Kill your enemies and eat them with the help of your toxins: an algal strategy
AbstractPrymnesium spp. have been shown to kill both their grazers and other algal species, by producing allelopathic compounds. Killing nutrient-competing phytoplankton species enables Prymnesium to freely utilise
limiting resources. Mixotrophy, i.e. the ability to ingest bacteria, other algae, and potential grazers, also contributes to the bloom-forming ability of Prymnesium spp. Allelopathy, mixotrophy and grazer deterrence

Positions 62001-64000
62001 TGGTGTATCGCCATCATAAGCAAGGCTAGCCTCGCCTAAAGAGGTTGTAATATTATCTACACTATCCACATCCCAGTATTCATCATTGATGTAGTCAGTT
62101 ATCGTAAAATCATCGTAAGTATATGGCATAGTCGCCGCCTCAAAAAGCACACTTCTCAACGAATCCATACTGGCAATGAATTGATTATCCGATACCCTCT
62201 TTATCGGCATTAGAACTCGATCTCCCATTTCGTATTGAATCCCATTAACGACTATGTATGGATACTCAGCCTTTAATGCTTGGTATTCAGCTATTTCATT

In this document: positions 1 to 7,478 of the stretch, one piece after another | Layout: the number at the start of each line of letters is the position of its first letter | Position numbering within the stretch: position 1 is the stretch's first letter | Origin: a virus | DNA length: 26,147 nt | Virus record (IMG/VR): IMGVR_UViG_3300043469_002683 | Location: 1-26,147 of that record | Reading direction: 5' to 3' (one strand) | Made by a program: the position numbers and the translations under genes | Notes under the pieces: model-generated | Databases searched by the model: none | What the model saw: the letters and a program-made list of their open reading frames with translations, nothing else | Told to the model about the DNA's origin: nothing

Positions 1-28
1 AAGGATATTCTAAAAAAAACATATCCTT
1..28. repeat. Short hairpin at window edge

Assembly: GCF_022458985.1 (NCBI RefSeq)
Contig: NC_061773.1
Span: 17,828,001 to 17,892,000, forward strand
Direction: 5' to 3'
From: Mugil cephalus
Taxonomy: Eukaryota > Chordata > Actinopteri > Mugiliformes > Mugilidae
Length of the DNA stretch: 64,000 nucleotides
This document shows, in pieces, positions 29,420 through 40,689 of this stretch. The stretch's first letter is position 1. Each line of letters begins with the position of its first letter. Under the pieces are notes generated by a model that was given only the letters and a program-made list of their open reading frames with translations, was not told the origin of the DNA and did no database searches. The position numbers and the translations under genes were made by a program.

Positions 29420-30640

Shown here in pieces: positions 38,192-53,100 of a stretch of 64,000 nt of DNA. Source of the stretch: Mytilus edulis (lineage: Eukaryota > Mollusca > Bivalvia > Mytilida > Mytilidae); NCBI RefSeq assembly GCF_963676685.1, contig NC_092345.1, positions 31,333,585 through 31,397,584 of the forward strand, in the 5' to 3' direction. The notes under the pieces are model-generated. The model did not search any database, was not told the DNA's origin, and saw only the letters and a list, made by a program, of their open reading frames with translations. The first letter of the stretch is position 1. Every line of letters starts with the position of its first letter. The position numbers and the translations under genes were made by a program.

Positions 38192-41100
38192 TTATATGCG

increase when cells of Prymnesium spp. are grown under N- or P-deficiency, as does toxicity. However, the opposite holds if cells are grown with excess N and P in proportions balanced to the needs of the alga. Prymnesium filtrates from nutrient-deficient cultures also exhibit strong allelopathy against other algal species and grazer deterrence. It seems that toxin production in Prymnesium spp. functions not only as a defence mechanism, but also serves to kill competitors, thereby increasing the ability to compete under conditions of nutrient depletion. A consequence of increasing the input of either N or P into aquatic ecosystems is an unbalanced nutrient environment, which favours the production of toxins/allelochemicals by Prymnesium species.